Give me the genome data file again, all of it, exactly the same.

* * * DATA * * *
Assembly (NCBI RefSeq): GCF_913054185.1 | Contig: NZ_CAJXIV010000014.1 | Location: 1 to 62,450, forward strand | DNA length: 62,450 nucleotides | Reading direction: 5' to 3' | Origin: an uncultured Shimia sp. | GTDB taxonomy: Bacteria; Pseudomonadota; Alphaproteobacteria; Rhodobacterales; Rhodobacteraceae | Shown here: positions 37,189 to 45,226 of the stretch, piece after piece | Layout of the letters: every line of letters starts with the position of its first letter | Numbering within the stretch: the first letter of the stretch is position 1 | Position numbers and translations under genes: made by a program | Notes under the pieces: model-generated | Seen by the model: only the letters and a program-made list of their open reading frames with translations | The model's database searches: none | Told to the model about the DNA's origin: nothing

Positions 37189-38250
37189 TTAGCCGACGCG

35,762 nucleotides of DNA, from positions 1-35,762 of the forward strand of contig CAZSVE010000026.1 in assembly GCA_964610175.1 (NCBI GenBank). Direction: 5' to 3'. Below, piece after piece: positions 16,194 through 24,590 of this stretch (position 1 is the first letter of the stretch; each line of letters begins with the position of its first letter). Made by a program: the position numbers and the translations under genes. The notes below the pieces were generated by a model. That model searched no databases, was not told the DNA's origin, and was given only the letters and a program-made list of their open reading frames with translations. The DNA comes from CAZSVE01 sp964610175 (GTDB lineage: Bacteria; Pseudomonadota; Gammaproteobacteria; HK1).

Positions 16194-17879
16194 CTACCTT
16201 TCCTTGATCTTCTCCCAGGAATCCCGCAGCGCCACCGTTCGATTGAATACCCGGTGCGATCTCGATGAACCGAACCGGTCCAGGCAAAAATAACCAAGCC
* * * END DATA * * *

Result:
Assembly (NCBI RefSeq): GCF_913054185.1 | Contig: NZ_CAJXIV010000014.1 | Location: 1 to 62,450, forward strand | DNA length: 62,450 nucleotides | Reading direction: 5' to 3' | Origin: an uncultured Shimia sp. | GTDB taxonomy: Bacteria; Pseudomonadota; Alphaproteobacteria; Rhodobacterales; Rhodobacteraceae | Shown here: positions 37,189 to 45,226 of the stretch, piece after piece | Layout of the letters: every line of letters starts with the position of its first letter | Numbering within the stretch: the first letter of the stretch is position 1 | Position numbers and translations under genes: made by a program | Notes under the pieces: model-generated | Seen by the model: only the letters and a program-made list of their open reading frames with translations | The model's database searches: none | Told to the model about the DNA's origin: nothing

Positions 37189-38250
37189 TTAGCCGACGCG

35,762 nucleotides of DNA, from positions 1-35,762 of the forward strand of contig CAZSVE010000026.1 in assembly GCA_964610175.1 (NCBI GenBank). Direction: 5' to 3'. Below, piece after piece: positions 16,194 through 24,590 of this stretch (position 1 is the first letter of the stretch; each line of letters begins with the position of its first letter). Made by a program: the position numbers and the translations under genes. The notes below the pieces were generated by a model. That model searched no databases, was not told the DNA's origin, and was given only the letters and a program-made list of their open reading frames with translations. The DNA comes from CAZSVE01 sp964610175 (GTDB lineage: Bacteria; Pseudomonadota; Gammaproteobacteria; HK1).

Positions 16194-17879
16194 CTACCTT
16201 TCCTTGATCTTCTCCCAGGAATCCCGCAGCGCCACCGTTCGATTGAATACCCGGTGCGATCTCGATGAACCGAACCGGTCCAGGCAAAAATAACCAAGCC